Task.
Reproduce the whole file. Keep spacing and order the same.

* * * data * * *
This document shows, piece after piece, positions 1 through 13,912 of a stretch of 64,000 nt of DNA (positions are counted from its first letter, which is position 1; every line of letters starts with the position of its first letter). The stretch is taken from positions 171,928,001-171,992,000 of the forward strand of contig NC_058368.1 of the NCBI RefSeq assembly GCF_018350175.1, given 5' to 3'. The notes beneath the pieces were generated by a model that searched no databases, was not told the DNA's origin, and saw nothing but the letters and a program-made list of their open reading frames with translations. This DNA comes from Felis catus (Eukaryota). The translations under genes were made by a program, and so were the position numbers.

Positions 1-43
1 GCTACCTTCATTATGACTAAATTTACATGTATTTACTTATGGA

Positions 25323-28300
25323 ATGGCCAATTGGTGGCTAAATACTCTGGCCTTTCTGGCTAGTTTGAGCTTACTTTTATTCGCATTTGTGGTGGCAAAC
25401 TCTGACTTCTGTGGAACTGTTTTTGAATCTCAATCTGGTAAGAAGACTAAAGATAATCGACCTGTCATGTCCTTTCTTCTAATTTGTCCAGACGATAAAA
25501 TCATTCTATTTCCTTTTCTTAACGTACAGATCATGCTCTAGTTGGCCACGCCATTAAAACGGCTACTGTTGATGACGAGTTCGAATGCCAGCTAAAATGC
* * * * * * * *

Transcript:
This document shows, piece after piece, positions 1 through 13,912 of a stretch of 64,000 nt of DNA (positions are counted from its first letter, which is position 1; every line of letters starts with the position of its first letter). The stretch is taken from positions 171,928,001-171,992,000 of the forward strand of contig NC_058368.1 of the NCBI RefSeq assembly GCF_018350175.1, given 5' to 3'. The notes beneath the pieces were generated by a model that searched no databases, was not told the DNA's origin, and saw nothing but the letters and a program-made list of their open reading frames with translations. This DNA comes from Felis catus (Eukaryota). The translations under genes were made by a program, and so were the position numbers.

Positions 1-43
1 GCTACCTTCATTATGACTAAATTTACATGTATTTACTTATGGA

Positions 25323-28300
25323 ATGGCCAATTGGTGGCTAAATACTCTGGCCTTTCTGGCTAGTTTGAGCTTACTTTTATTCGCATTTGTGGTGGCAAAC
25401 TCTGACTTCTGTGGAACTGTTTTTGAATCTCAATCTGGTAAGAAGACTAAAGATAATCGACCTGTCATGTCCTTTCTTCTAATTTGTCCAGACGATAAAA
25501 TCATTCTATTTCCTTTTCTTAACGTACAGATCATGCTCTAGTTGGCCACGCCATTAAAACGGCTACTGTTGATGACGAGTTCGAATGCCAGCTAAAATGC